The main changes that were necessary for this update were the padloads in the launch and mission scenarios, so that the CMC can account for the cutoff impulse. In old scenarios you might still have that number set to 0. So e.g. if you fly the TEI burn then you would now get an overburn of up to 15 ft/s.

The other place where a change was required is the Maneuver PAD calculation. The DVC value (DV to be set into the EMS counter) is counting down to cutoff and doesn't have the total DV, so that if you perform an SPS burn with the SCS it will cut off the engine at the right time. I changed a few things in the Maneuver PAD calculation for this, so if you find some bugs let me know.
 

Miriam

Member
Joined
Aug 2, 2020
Messages
36
Reaction score
16
Points
8
The main changes that were necessary for this update were the padloads in the launch and mission scenarios, so that the CMC can account for the cutoff impulse.
That's setting EMEM address 3012 to 74 (octal), right? I'm just before DOI with Apollo 11 and not really inclined to fly everything again, just because of that...
 
Last edited:

indy91

Addon Developer
Addon Developer
Joined
Oct 26, 2011
Messages
992
Reaction score
284
Points
78
That's setting EMEM address 3012 to 74 (octal), right? I'm just before DOI with Apollo 11 and not really inclined to fly everything again, just because of that...

Yes. Or address 3015 for Apollo 7-9.
 

n72.75

Addon Developer
Addon Developer
Tutorial Publisher
Donator
Joined
Mar 21, 2008
Messages
2,032
Reaction score
423
Points
98
Location
Biddeford ME
Website
www.adabsurdumpublishing.com
So, minor little change recently:

After watching this video and discussing with Mike

I decided to give our EL-displays a bit of an overhaul, form a color and shape perspective.

1627711022008.png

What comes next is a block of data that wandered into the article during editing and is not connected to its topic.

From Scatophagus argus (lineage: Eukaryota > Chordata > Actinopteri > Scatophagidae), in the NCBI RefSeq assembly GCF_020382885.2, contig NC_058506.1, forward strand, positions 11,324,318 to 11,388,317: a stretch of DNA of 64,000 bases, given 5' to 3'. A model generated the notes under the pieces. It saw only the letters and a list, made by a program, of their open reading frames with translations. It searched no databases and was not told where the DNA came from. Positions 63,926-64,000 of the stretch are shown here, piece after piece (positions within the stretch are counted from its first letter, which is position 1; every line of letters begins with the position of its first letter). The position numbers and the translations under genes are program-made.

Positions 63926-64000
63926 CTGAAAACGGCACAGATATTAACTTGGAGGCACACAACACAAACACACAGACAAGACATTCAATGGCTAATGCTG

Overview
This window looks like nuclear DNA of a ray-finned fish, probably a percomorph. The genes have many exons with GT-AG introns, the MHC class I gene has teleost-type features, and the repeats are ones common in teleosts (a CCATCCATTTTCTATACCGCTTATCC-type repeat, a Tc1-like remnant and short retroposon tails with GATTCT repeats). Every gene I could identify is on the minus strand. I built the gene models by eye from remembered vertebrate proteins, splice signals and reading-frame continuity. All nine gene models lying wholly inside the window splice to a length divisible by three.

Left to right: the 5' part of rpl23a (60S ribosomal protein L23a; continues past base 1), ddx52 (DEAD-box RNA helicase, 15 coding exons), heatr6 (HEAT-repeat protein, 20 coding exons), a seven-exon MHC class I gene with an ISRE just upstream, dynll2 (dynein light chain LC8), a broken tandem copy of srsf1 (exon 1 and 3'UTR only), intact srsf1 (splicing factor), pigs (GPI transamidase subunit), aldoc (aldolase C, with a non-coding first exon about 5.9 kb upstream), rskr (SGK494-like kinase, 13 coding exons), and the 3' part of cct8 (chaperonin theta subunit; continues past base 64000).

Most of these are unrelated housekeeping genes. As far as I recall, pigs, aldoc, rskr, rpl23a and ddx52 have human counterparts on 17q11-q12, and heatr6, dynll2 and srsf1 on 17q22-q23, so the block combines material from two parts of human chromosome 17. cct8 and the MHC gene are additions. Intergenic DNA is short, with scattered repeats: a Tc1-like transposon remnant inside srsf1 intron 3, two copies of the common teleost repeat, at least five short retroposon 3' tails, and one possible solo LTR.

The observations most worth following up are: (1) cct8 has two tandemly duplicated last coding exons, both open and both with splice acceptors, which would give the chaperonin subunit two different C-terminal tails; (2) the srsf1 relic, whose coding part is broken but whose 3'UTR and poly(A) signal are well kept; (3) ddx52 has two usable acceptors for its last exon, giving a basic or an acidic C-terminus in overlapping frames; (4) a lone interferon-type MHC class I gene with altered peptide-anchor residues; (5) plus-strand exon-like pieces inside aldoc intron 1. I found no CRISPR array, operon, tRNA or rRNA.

1627711087562.png


So, very minor update, but if you're wondering who broke your DSKY...that was me.
 

Jordan

Member
Joined
May 13, 2010
Messages
65
Reaction score
12
Points
23
Location
Germany
So, minor little change recently:

After watching this video and discussing with Mike

I decided to give our EL-displays a bit of an overhaul, form a color and shape perspective.

View attachment 26148
View attachment 26149

So, very minor update, but if you're wondering who broke your DSKY...that was me.

Shouldn't the color, according to this report, be green?

https://history.nasa.gov/alsj/tnD7290Lighting.pdf

Page 6

"4 . Green EL lighting (at 15 ± 3 ft-L), for improved contrast in numeric readout displays"

and in the video from minute 2:45 the color is also greenish.
 
Last edited:

Miriam

Member
Joined
Aug 2, 2020
Messages
36
Reaction score
16
Points
8
Not quite. The same document, p 7:
"Alphanumeric readouts: green, dominant wavelength: 4900 to 5300 Angström"
In todays terms (Angström has been phased out in the 70's here in Germany): 490 to 530 nm. That's the color usually known as 'cyan', so that's about right.
I for myself just find the new font a little 'bulky'; the older one was 'crispier', especially on the 2D- panels. But that's just female sense of aesthetic and not to be taken too seriously by engineers. ;)
 

n72.75

Addon Developer
Addon Developer
Tutorial Publisher
Donator
Joined
Mar 21, 2008
Messages
2,032
Reaction score
423
Points
98
Location
Biddeford ME
Website
www.adabsurdumpublishing.com
Not quite. The same document, p 7:
"Alphanumeric readouts: green, dominant wavelength: 4900 to 5300 Angström"
In todays terms (Angström has been phased out in the 70's here in Germany): 490 to 530 nm. That's the color usually known as 'cyan', so that's about right.
I for myself just find the new font a little 'bulky'; the older one was 'crispier', especially on the 2D- panels. But that's just female sense of aesthetic and not to be taken too seriously by engineers. ;)
I just pushed a commit to revert the digit style to how it was before. It's still very 7-zegment-led-ish, so eventually I want to change it to the rectangular middle-segment, and tall upper right segment style that was actually used. Thank you for the feedback.
 

thewonderidiot

New member
Joined
Sep 26, 2017
Messages
9
Reaction score
4
Points
3
It's very difficult to pin down the color -- it's not quite like anything I've seen before. To try to convey that a bit, both of these pictures were taken of the exact same panel, but with different cameras and under different lighting conditions:
1627844603776.png